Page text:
READY TO ROAR
Richmond can go all the way because its game plan is ...
FULL PREVIEW OF THE PRELIMINARY FINALS
How the players will match up, where the finals will be won and what the Tigers must do to win
THE Tigers are in the box seat. They are suddenly reminiscent of great finals sides past, having found the right formula. It’s not the magnitude of their 51point qualifying final victory over Geelong that suggests they’ve run into form at exactly the right time, it’s the method.
The scoreline blew out in the final term, but it was the four-quarter team effort that wore the Cats down and eventually broke the game open. Their game style is all about team. Against Geelong it was manic. But even watching them against St Kilda in Round 23 was enough to convince me that their style will stand up to finals pressure.
Richmond’s mosquito-fleet forward line is unique.
It is difficult to match up against, particularly for the teams remaining with a 3/3 backline (three talls, three mediums.)
Hard tackling by the Tiger forwards keeps the ball in their front 50m for more opportunities.
Shaun Grigg is the wildcard. At 190cm and just under 90kg he plays a cameo ruck role, where he concedes the tap but becomes another ground-ball player.
Unless the opposition dominates this contest, the Tigers automatically outnumber the opposition’s groundball players with Grigg playing in and under too. They are quick. The Tigers do not need 400-plus possessions to win the game. Their average in the past 10 weeks is 367.
Their opposition gets more of the football on average, but Richmond is going from the middle to the front 50m more often then its opponents.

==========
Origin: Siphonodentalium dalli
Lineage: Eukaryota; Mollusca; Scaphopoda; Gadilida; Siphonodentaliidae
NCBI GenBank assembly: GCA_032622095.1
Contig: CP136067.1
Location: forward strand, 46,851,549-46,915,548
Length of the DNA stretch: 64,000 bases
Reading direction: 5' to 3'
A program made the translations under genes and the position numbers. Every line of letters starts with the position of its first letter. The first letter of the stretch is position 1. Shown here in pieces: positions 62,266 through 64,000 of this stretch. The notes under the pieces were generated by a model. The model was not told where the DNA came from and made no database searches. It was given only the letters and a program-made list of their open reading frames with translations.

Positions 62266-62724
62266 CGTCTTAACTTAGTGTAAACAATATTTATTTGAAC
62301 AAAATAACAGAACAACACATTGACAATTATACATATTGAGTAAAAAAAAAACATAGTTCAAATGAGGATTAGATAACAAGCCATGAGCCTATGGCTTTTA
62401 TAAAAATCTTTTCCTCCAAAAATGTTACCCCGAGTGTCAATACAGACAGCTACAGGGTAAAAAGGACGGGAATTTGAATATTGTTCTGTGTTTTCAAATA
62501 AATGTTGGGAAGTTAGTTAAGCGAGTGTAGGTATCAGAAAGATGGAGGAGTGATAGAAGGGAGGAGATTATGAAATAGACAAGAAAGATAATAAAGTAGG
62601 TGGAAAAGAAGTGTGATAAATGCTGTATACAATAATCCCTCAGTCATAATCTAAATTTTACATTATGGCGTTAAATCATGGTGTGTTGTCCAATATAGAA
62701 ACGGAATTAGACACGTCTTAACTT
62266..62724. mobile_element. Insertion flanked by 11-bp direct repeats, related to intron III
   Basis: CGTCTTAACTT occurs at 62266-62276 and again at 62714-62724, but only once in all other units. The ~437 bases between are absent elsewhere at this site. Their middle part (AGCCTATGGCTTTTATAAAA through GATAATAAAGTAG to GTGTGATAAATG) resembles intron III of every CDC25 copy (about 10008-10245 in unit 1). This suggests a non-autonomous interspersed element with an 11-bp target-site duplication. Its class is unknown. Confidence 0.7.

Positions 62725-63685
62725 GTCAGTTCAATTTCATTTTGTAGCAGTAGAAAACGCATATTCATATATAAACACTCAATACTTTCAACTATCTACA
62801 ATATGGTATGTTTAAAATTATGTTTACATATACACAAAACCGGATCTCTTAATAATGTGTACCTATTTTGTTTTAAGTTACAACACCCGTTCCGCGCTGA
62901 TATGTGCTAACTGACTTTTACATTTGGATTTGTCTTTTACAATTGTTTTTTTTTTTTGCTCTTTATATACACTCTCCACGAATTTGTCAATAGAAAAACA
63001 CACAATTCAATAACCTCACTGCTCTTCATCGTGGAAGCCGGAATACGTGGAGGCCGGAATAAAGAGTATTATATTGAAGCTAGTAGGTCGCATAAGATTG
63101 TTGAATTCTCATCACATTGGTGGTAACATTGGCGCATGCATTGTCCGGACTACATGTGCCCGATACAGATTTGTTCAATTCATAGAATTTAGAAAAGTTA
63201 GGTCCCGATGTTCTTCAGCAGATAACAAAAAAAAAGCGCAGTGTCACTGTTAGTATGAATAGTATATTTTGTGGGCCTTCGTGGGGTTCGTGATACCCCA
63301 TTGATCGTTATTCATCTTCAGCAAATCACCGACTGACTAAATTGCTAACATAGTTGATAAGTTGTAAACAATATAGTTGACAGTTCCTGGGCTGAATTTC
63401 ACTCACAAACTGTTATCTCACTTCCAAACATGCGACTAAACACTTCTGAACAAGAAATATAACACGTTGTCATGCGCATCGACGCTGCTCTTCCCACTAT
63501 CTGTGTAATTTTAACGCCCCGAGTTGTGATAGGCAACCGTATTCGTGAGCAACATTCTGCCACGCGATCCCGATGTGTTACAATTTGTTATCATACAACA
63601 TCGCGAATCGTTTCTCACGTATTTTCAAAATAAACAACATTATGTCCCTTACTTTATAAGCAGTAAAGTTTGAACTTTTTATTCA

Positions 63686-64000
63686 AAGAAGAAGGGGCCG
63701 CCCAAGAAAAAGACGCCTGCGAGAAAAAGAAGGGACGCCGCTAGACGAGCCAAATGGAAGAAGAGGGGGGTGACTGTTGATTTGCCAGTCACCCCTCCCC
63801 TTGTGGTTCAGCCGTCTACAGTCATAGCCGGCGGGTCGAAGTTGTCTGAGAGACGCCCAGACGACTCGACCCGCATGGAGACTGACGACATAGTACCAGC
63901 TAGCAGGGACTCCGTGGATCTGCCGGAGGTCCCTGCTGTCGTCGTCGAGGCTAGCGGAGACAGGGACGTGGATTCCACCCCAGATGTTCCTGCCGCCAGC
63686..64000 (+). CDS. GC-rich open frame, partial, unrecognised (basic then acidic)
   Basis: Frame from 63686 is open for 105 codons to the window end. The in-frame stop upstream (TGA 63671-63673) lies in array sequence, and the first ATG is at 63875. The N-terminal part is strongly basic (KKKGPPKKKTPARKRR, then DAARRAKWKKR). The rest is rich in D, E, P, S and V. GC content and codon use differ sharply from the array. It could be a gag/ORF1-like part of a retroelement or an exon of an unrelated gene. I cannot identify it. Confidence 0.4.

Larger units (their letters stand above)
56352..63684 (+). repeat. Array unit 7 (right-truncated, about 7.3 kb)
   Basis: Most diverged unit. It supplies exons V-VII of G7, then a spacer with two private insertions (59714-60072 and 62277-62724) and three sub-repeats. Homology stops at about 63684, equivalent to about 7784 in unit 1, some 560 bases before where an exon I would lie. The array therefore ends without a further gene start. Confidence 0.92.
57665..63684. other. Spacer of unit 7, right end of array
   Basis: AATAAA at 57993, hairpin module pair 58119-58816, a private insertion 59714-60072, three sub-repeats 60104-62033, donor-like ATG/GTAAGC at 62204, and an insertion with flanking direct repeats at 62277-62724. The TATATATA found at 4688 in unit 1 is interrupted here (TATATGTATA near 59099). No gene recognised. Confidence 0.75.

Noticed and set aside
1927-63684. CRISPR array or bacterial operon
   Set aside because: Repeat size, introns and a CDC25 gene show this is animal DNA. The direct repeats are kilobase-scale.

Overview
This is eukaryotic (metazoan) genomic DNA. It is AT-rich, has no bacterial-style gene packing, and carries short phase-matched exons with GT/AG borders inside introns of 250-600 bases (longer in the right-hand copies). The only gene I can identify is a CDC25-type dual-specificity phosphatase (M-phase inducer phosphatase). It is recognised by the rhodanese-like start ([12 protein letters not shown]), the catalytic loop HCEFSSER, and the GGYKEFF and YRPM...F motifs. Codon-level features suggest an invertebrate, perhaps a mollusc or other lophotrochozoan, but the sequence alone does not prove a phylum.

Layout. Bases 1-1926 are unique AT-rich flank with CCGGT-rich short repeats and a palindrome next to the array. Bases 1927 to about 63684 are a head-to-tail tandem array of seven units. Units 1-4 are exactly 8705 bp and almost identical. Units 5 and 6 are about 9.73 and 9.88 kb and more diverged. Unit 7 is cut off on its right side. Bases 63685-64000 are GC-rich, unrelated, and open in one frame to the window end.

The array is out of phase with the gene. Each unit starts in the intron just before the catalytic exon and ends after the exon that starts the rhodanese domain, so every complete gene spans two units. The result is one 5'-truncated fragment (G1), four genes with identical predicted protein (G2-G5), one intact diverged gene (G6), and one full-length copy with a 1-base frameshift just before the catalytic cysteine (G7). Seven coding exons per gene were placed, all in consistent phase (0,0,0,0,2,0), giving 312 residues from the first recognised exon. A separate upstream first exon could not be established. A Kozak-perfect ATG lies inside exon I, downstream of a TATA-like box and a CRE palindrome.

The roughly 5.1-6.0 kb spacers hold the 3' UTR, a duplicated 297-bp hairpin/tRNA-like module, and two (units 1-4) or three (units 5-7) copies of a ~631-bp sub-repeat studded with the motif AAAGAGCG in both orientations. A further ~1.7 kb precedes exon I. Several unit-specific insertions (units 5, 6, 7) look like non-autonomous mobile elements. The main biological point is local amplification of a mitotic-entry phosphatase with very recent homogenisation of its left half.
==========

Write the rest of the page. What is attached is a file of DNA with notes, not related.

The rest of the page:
This time last year it averaged 400-plus possessions but it was going inside 50m less. Delivering the ball to its highly competitive forwards is the most effective difference to the Tigers’ game style.
They have proven you don’t need a lot of the football to be productive. You just need to be more direct.
In defence they hunt in packs and when confronted, which inevitably happens, they are able to steady and hold up against the opposition, and then surge again.
It all takes hard work, which every player seems willing to give.
The Tigers have their stars and a good long list with no major injuries, and it’s always a good sign when your reserves team is playing finals.
There is no doubt Richmond has a psychological advantage when Dustin Martin is on fire.
He is a champion with the unique ability to bring his teammates into the game.
We also know the huge value of Alex Rance and Jack Riewoldt; but Trent Cotchin, Grigg, David Astbury, Dion Prestia, and Nick Vlastuin all have the highly-important hallmarks of being able to play well on the big stage. The other Richmond players have embraced finals pressure ... the team has lifted as a whole. They’re young and they’re bold. Believe me, at the average age of 23 and playing bold yet calculated football — in any weather — this Tigers team is as dangerous as they come. They have everything to gain this year, and beyond. Richmond broke its finals victory drought with its win at the MCG, and now, all roads lead to Rome.
AT THE end of the home-andaway season, the top four teams were separated by half a game and percentage.
And yet Adelaide was singled out as the season’s most dominant team.